As Revival races up on us again, more and more pro drivers are swapping downforce and slicks for a bit of ‘proper’ historic motorsport testing here at the circuit. We caught up with today’s crop of F1 and BTCC stars.
Unusually for a Formula One driver, Max Chilton’s career began in saloon cars. At 14, he raced in the T-car championship before making the move to single-seaters and ultimately F1.
None of that experience has been of any use for the 1965 Ford Mustang he will be driving at the Goodwood Revival. While it’s foolish to compare the Mustang and his Marussia in any meaningful way, apparently the Mustang’s stoppers bare even less comparison to the carbon brakes of a modern F1 car than Max might have hoped. ‘You could easily get into trouble with the braking,’ he says. ‘It feels its age!’
He also wasn’t too keen on the apparently errant gearlever either, which you can watch waggling about in Max’s on-board footage.
It’s still good fun, though. ‘It has great balance, it’s always moving about in the corners but you don’t get a spike in heart-rate like you do when a single-seater oversteers!’
Max still has plenty to learn about the Mustang, but he’s confident of being at the sharp end of the grid. ‘It’s a good car, and Richard knows it well.’ (Richard Dutton is the owner of Fortec Motorsport, who Max will be sharing the car with during the Shelby Cup.)
While it’s Max’s first time competing at Revival, he has been here as a spectator for several years. Goodwood is also the first circuit on which Max ever drove. ‘I drove a Mini here when I was 12 years old,’ he says. (We’re not quite sure how that was allowed to happen, but we won’t tell anyone if you don’t… Ed.)
Max isn’t the only famous driver at the circuit today. There are no fewer than three BTCC drivers testing here too – Matt Neal, Gordon Shedden and Sam Tordoff. Sam will be driving the Standard Pennant that our own Andrew Craig sampled briefly last week. In fact, having never been to Goodwood before, or driven the Pennant, Sam resorted to watching our video to learn the circuit!
Having stepped out of his 2014 BTCC MG only yesterday, the Pennant is a contrast. ‘I have never driven a racing car with an H-pattern gearshift,’ says Sam, ‘and I have flatshift in the MG.’ Even so, he says the Standard it feels like a race car, despite its advancing years. ‘I’ve never done any historic racing, but it feels well set up.’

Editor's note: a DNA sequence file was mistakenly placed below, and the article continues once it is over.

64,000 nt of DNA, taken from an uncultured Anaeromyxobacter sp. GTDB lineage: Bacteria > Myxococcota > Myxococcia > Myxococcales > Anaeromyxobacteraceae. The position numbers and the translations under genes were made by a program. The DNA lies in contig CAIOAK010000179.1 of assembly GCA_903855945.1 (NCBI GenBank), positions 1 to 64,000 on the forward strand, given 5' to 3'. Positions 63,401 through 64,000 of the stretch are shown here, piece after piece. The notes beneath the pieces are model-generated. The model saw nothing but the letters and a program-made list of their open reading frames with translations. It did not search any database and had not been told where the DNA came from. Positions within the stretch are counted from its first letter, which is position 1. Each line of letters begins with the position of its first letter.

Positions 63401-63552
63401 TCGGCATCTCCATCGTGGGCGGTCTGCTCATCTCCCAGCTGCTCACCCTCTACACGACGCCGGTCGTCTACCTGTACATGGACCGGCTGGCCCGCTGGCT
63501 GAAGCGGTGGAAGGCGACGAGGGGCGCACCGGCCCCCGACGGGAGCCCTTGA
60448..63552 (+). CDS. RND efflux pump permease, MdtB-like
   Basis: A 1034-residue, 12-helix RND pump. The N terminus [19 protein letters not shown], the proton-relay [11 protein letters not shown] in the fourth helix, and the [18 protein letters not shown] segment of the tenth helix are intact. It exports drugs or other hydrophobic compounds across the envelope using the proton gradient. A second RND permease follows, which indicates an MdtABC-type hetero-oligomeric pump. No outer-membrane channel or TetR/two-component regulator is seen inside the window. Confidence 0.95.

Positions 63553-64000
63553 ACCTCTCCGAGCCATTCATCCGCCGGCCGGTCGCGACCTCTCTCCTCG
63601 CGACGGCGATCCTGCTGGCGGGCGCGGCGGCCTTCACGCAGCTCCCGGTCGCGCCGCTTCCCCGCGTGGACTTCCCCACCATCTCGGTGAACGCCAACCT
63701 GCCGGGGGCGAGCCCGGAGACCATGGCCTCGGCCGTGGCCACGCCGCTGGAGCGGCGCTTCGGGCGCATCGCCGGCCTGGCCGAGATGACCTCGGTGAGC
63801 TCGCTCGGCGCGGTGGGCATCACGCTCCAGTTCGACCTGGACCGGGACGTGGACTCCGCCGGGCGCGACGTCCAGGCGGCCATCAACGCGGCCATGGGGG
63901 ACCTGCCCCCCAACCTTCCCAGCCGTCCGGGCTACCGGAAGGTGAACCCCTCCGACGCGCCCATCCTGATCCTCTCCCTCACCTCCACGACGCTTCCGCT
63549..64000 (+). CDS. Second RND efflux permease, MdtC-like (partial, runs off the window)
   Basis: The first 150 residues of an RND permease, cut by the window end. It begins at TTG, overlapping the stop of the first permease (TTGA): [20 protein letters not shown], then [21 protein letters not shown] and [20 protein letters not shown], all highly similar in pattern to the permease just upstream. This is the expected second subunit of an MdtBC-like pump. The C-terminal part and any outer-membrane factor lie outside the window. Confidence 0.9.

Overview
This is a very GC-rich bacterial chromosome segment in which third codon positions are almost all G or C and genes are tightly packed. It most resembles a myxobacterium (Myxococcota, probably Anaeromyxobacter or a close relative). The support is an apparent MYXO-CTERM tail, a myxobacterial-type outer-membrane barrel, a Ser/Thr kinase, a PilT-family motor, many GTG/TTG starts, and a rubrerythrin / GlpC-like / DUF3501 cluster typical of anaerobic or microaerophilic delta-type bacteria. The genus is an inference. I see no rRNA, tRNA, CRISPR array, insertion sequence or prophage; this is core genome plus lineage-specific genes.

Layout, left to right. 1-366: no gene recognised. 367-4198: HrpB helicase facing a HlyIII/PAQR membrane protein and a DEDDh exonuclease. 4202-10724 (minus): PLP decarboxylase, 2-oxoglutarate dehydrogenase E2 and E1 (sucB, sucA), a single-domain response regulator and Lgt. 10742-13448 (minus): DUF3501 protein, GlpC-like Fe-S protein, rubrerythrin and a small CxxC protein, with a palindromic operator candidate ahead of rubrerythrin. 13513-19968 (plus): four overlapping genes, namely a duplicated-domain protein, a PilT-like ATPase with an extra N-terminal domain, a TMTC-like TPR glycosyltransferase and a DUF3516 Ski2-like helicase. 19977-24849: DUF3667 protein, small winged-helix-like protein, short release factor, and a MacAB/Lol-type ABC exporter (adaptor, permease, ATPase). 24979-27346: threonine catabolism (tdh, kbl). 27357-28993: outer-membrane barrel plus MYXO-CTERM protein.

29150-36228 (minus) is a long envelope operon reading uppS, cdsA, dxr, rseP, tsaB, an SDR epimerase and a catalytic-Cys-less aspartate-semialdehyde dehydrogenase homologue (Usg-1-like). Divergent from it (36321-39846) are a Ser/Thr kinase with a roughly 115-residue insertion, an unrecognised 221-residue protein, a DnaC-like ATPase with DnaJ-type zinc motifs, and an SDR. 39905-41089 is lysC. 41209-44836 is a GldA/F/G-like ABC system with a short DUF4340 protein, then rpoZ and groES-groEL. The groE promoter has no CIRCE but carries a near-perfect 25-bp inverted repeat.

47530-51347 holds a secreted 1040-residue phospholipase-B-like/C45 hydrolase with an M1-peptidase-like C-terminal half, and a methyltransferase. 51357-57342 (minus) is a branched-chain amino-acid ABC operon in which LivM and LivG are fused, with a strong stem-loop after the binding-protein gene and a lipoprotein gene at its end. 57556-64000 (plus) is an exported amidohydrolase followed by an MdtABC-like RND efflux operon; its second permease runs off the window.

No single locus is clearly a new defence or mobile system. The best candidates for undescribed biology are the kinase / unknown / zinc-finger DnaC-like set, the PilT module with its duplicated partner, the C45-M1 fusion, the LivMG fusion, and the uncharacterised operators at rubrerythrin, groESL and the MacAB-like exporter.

The aim is to get the Pennant into the middle of the field, with room for further improvement next year. ‘I hope to be back again in 2015, but first and foremost I’ve got to do a good job this year.’
In a neat historical link, Sam’s grandfather established the car dealer that is now JCT600, and the first franchise he had was for Standard Triumph.
Elsewhere, the two Honda teammates Gordon Shedden and Matt Neal are out on track. Just as they are in the BTCC, they’re out in the same cars: this time, Austin A35s. Watching them three-wheel through the chicane is enough to build anticipation for an exciting St Mary’s Trophy. With more BTCC drivers than ever in this year’s event, it’s bound to be highly competitive.
Gordon drove in the St Mary’s trophy two years ago, but his Standard 10 (‘I didn’t even know what that was until I got here!’) wasn’t a front-runner. Despite a few teething problems, the A35 feels good. ‘It depends how they compare, though. Matt’s out in an A35, and Andrew Jordan is in his A40.’
For Matt Neal, this is his first taste of the Revival – he was due to drive a Sunbeam Tiger two years ago, but injuries from a motorcycle accident forced him to cancel. In today’s testing, he was driving not only the A35, but also the Sunbeam Tiger which he missed out on driving two years ago.
Photography: Tom Shaxson